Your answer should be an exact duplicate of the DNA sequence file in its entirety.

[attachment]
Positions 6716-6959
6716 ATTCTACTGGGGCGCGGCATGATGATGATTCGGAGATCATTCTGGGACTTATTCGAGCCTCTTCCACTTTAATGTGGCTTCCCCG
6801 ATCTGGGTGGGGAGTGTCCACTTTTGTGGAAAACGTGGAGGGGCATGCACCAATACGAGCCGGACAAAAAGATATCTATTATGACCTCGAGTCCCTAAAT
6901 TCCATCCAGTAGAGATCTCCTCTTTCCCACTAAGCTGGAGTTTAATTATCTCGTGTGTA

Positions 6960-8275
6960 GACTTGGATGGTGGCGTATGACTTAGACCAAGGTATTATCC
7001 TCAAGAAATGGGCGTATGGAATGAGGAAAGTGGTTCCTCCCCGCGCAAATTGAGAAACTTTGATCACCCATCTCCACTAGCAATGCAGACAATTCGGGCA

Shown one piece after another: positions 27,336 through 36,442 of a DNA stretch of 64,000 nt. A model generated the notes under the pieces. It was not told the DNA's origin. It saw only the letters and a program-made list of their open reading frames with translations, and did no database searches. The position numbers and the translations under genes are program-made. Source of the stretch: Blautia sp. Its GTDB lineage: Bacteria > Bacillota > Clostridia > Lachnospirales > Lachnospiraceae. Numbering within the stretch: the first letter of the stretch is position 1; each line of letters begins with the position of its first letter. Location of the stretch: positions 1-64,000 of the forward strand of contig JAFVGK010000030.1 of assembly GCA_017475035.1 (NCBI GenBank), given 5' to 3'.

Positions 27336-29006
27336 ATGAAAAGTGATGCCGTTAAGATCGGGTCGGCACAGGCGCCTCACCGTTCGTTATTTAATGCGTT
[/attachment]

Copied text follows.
Positions 6716-6959
6716 ATTCTACTGGGGCGCGGCATGATGATGATTCGGAGATCATTCTGGGACTTATTCGAGCCTCTTCCACTTTAATGTGGCTTCCCCG
6801 ATCTGGGTGGGGAGTGTCCACTTTTGTGGAAAACGTGGAGGGGCATGCACCAATACGAGCCGGACAAAAAGATATCTATTATGACCTCGAGTCCCTAAAT
6901 TCCATCCAGTAGAGATCTCCTCTTTCCCACTAAGCTGGAGTTTAATTATCTCGTGTGTA

Positions 6960-8275
6960 GACTTGGATGGTGGCGTATGACTTAGACCAAGGTATTATCC
7001 TCAAGAAATGGGCGTATGGAATGAGGAAAGTGGTTCCTCCCCGCGCAAATTGAGAAACTTTGATCACCCATCTCCACTAGCAATGCAGACAATTCGGGCA

Shown one piece after another: positions 27,336 through 36,442 of a DNA stretch of 64,000 nt. A model generated the notes under the pieces. It was not told the DNA's origin. It saw only the letters and a program-made list of their open reading frames with translations, and did no database searches. The position numbers and the translations under genes are program-made. Source of the stretch: Blautia sp. Its GTDB lineage: Bacteria > Bacillota > Clostridia > Lachnospirales > Lachnospiraceae. Numbering within the stretch: the first letter of the stretch is position 1; each line of letters begins with the position of its first letter. Location of the stretch: positions 1-64,000 of the forward strand of contig JAFVGK010000030.1 of assembly GCA_017475035.1 (NCBI GenBank), given 5' to 3'.

Positions 27336-29006
27336 ATGAAAAGTGATGCCGTTAAGATCGGGTCGGCACAGGCGCCTCACCGTTCGTTATTTAATGCGTT